Avaaz, a U.S civic organization, is currently engaged in an online tussle with the manufacturer of the glyphosate-based herbicide, Monsanto Company. Glyphosate, the active ingredient in the herbicide, is controversial. In fact, the WHO’s International Agency for Research on Cancer classified the compound as “probably carcinogenic to humans’’ three years ago. And so the online campaigns are centered on the use of glyphosate-based herbicide. Avaaz is against the reintroduction of glyphosate-based agrochemicals in Europe while Monsanto is obviously supporting the use of the same. Only time will tell who emerges the winner of the online battle.
It is not the first time that Avaaz is hitting the headlines for supporting good causes. In fact, since the organization came to life in 2007, it has focused solely on addressing climate change, human rights, animal rights, and poverty among other pertinent issues. Avaaz leverages the technology especially the internet to pass across its messages. Its presence on the internet as an activist network, according to the Guardian, is not only large but also powerful.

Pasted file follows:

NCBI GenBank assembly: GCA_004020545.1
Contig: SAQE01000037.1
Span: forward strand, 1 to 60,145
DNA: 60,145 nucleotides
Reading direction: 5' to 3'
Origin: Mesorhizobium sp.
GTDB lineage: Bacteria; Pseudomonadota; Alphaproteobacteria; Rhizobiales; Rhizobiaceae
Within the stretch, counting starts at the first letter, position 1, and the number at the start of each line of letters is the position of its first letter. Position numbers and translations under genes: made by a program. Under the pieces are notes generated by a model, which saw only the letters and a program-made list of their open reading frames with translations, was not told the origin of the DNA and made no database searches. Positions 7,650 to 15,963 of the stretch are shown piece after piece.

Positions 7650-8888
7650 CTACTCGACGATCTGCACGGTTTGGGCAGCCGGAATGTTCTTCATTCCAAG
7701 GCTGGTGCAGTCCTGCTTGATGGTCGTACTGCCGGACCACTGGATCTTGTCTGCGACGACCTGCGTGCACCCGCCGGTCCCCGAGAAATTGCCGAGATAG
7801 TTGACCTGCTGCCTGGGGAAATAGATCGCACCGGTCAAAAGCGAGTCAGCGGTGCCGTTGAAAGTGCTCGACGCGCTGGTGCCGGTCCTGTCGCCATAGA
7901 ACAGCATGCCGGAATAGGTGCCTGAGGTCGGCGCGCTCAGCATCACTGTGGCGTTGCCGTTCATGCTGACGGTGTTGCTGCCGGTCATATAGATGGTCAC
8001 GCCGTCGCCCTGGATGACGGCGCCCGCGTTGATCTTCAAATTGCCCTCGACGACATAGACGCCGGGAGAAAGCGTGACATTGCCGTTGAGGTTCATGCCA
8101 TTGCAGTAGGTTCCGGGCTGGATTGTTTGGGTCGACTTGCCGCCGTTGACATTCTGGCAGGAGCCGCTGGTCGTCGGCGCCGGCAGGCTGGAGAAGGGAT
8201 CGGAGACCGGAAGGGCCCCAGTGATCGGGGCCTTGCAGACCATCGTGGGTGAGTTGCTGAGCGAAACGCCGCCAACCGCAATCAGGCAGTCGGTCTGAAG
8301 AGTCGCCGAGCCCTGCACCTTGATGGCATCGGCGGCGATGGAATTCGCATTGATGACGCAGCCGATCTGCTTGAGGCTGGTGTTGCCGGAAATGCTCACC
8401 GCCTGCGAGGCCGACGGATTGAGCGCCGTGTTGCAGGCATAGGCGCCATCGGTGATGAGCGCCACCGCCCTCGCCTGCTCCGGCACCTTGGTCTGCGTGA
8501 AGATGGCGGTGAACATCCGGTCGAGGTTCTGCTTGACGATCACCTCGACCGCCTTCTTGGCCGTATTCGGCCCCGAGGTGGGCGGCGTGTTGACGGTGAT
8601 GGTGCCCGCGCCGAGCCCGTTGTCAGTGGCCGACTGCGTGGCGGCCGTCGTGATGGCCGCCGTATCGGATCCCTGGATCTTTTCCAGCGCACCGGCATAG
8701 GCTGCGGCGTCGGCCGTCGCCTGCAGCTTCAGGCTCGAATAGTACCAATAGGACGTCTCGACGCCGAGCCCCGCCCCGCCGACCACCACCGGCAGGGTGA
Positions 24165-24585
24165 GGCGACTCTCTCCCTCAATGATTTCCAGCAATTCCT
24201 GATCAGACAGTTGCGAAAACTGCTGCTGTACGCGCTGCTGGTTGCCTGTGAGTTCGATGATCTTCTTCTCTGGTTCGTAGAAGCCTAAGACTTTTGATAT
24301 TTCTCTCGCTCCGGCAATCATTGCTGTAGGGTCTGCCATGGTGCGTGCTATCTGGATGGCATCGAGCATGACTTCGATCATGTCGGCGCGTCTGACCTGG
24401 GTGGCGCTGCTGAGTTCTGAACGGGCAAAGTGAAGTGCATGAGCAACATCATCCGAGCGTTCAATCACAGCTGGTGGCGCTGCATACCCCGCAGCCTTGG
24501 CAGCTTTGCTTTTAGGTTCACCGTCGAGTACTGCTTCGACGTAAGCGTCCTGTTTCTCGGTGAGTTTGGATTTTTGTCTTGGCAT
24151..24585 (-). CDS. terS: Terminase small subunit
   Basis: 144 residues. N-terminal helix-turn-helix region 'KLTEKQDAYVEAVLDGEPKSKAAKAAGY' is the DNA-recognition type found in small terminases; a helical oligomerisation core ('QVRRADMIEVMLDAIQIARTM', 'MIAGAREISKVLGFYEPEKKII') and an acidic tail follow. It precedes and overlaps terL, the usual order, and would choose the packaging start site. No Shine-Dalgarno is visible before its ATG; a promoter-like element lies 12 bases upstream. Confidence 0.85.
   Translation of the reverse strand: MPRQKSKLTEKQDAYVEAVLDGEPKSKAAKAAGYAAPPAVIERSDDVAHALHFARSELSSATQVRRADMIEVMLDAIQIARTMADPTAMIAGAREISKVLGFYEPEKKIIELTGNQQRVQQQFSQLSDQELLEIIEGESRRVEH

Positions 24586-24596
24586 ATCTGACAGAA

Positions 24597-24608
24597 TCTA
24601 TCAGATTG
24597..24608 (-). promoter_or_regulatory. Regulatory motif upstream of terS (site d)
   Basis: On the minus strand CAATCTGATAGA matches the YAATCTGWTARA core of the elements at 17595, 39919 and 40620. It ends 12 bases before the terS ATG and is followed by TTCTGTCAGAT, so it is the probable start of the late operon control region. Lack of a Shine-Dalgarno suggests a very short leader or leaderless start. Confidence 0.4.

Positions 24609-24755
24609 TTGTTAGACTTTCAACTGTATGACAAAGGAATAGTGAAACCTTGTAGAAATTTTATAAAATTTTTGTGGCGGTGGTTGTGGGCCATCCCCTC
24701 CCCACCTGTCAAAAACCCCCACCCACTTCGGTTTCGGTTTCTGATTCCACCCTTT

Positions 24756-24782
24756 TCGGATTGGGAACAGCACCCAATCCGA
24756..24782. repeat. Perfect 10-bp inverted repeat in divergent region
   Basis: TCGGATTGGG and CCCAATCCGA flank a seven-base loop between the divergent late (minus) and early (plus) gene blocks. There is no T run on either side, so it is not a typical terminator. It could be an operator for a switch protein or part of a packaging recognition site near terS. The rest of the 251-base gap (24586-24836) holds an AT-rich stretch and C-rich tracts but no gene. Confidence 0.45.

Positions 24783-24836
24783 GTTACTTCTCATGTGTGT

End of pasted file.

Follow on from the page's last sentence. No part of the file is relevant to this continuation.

Avaaz has evolved to reach a wider audience. The organization campaigns in over 17 languages, and according to its website, it has over 45 million members in 194 countries. Its membership keeps expanding by the day. People wishing to make their voice heard on issues of interest can just sign up to become members. What’s more, members can initiate campaigns and depending on the public interest in the matter, the organization’s specialists can recommend that a campaign is opened up for all members.
The founders of Avaaz including Res Publica, MoveOn.org, etc. share the same philosophy that the world deserves good governance, civic virtue, and deliberative democracy. They chose the name “Avaaz” because a transliteration of the Persian world “âvâz” which stands for “voice” or “song” results in similar words in many languages. Avaaz is the voice of the people.